Book Review: What’s So Amazing About Grace?, by Philip Yancey
“Grace [is] ‘the last best word,’ the only unsullied theological word remaining in our language.” (p.232) So writes Philip Yancey in his book What’s So Amazing About Grace? Other words, like love and charity, for instance, have all but lost their original theological meaning, but grace has managed—even through years of usage in common parlance—grace has managed to retain the deep and profound meaning that it had in the days of Jesus and the apostles. What is that meaning? Grace, writes Yancey, means . . . well, I looked through the book in vain, really, for some succinct and quotable definition of the word. Yancey gives none. His reason lies at the end of chapter one, a single sentence in a paragraph all its own: “In sum, I would far rather convey grace than explain it.” (p.16) In other words, Yancey would rather his readers feel grace than define it, experience it rather than study it. His book is a collection of stories that illustrate what Yancey means by “grace,” interspersed here and there with some political commentary and light scriptural exegesis. The book opens in Part One with a description of our world as a place full of what Yancey calls “ungrace.” The cure for this is grace, which is often anti-mathematical and against the rules of tight logic. Part Two is a plea for the world to forgive. For the most part, it is a collection of stories of some people who forgave, some who did not, and the results of both. “Forgiveness,” Yancey writes, “breaks the cycle of blame and loosens the stranglehold of guilt.” (p.104) Next, he tells several stories of how one person or another apologizes for the actions of a nation, and another man, on behalf of another nation, accepts the apology and forgives. If forgiveness can be a healing force in the lives of individuals, then “The same principle applies to nations.” (p.120) The book continues in Part Three with a chapter about the ungraciousness of Christians toward homosexuals, and Yancey’s admiration of homosexuals for their own graciousness toward others. A chapter on repentance follows, and then Yancey writes a chapter inveighing against the legalism he experienced in a Christian college. The final few chapters of the book are essentially Yancey’s manifesto on the separation between church and state, the Clinton presidency, and the work of Christian political action groups.
In Galatians chapter 5, Paul lists love and kindness as two of the fruits that should be seen in a believer’s life through the influence of the Holy Spirit. Kindness, mercy, and love are part of what it means to be a Christian; they are part of the evidence of the Holy Spirit’s work in a person’s life. This is Yancey’s indictment of the Christian church—that it too little embodies these kinds of virtues. The church needs to be less judgmental, less negative, more loving. We should pause here to admit that it is exceedingly dangerous to say anything in opposition to an argument like that. One cross word about it, and the reviewer unwittingly condemns himself as a judgmental, unloving negativist, and legitimizes the complaint of the book. So I suppose we must begin with the premise that pointing out error, and that even with some gusto, is not necessarily a bad thing. Jesus, the Apostle Paul, and even Philip Yancey all do it quite frequently.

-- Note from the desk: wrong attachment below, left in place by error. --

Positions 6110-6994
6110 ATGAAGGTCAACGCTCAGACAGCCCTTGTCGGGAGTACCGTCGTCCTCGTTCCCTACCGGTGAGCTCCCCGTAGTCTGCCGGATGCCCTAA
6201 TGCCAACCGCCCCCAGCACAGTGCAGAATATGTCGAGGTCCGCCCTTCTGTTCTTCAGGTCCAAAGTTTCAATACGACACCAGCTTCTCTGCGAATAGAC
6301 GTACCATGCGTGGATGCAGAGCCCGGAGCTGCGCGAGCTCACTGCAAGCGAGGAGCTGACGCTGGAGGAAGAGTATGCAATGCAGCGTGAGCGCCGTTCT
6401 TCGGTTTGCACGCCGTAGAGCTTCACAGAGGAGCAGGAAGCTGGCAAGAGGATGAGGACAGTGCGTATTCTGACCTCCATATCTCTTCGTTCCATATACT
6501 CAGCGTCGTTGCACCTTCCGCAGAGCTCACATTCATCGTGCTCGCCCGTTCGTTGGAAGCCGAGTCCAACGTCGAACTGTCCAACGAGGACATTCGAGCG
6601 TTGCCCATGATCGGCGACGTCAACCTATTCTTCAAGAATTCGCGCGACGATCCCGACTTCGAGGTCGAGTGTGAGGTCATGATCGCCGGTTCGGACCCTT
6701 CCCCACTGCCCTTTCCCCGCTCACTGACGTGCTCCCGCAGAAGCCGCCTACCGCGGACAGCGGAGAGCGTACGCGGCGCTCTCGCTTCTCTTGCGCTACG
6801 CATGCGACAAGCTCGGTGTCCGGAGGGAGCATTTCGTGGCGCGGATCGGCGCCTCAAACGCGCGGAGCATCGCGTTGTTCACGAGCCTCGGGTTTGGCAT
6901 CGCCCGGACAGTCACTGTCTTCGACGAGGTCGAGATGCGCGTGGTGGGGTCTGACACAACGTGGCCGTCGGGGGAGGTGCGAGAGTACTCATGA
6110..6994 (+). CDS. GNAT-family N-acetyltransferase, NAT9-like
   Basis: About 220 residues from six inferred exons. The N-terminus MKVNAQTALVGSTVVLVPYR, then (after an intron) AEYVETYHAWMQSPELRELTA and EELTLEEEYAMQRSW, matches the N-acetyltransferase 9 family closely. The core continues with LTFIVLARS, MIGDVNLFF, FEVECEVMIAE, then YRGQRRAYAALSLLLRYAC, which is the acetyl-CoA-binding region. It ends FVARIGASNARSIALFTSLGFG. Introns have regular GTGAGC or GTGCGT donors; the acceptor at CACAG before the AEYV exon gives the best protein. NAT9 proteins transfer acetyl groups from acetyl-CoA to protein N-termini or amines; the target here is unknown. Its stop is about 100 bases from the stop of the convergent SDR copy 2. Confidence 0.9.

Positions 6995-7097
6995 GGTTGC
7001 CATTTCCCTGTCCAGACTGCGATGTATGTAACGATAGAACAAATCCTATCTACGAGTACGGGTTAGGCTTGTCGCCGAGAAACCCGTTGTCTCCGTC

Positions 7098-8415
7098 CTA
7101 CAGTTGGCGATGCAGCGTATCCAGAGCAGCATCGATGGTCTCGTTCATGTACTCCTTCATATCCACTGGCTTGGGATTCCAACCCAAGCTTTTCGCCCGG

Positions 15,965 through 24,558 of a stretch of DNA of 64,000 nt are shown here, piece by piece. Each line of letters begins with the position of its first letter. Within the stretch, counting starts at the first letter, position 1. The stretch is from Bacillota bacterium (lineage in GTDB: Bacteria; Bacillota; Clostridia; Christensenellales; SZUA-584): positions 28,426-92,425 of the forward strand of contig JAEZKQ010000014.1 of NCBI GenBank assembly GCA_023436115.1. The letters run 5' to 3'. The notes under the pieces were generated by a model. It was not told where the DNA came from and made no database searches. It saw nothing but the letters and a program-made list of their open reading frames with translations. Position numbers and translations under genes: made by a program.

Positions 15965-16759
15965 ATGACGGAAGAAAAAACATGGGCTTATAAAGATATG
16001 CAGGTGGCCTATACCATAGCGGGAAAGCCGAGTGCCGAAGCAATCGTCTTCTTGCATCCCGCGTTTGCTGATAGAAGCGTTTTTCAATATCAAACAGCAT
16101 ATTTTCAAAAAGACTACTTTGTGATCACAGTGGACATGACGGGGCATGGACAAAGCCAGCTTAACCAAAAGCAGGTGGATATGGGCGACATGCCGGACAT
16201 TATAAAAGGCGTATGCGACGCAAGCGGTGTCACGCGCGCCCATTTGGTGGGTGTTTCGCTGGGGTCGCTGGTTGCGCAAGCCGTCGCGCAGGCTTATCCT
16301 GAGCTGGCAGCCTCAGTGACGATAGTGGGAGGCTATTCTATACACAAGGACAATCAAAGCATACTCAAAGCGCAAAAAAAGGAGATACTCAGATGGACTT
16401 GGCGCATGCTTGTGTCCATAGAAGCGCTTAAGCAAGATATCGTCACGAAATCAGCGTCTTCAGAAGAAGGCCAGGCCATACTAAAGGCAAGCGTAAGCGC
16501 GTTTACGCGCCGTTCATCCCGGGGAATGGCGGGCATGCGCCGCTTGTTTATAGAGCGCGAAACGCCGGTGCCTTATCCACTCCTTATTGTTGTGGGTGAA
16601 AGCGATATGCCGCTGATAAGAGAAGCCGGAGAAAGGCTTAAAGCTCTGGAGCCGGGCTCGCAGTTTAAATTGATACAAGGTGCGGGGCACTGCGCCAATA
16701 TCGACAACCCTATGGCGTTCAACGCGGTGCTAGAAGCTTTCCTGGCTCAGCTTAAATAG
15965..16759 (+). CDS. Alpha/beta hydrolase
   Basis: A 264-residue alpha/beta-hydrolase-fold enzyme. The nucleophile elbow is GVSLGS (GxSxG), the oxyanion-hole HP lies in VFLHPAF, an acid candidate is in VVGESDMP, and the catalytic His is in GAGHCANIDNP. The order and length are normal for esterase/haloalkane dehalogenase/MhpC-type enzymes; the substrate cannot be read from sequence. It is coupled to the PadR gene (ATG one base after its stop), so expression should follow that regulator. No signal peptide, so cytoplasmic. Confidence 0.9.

So far as I can tell, there is no rhyme or reason to Yancey’s definition of grace—or lacking that, his description of graciousness—other than that which may be described as “nice” or “kind” or even “pleasant.” Granted, Yancey never uses those precise words to define “grace,” but that meaning becomes clear as one reads the book. For example, on page 13 of the book, Yancey describes grace: “The Berlin Wall falls in a night of euphoria; South Africans queue up . . . to cast their first votes ever; Yitzhak Rabin and Yasser Arafat shake hands in the Rose Garden—for a moment grace descends.” These are all wonderful and life-changing events, but would the Bible really define grace by them? In another place (p.36), Yancey laments that in our world, “Test papers come back with errors—not correct answers—highlighted.” Unacceptable “ungrace,” in Yancey’s mind. Again, he tells of his secret nighttime rendezvous with a Steinway grand piano (p.41), and of the joy he felt as he played Beethoven, Chopin, and Schubert in the secrecy of night. “Here I sensed a hidden world of beauty, grace, and wonder light as a cloud and startling as a butterfly wing.” I personally have been trying to educate myself lately in classical music, and I can agree that it is beautiful art. Yet as nice and pleasant as a piano sonata can be, one wonders how Yancey can write such a paragraph and walk away exulting that “grace” is “one grand theological word that has not spoiled.” (p.12)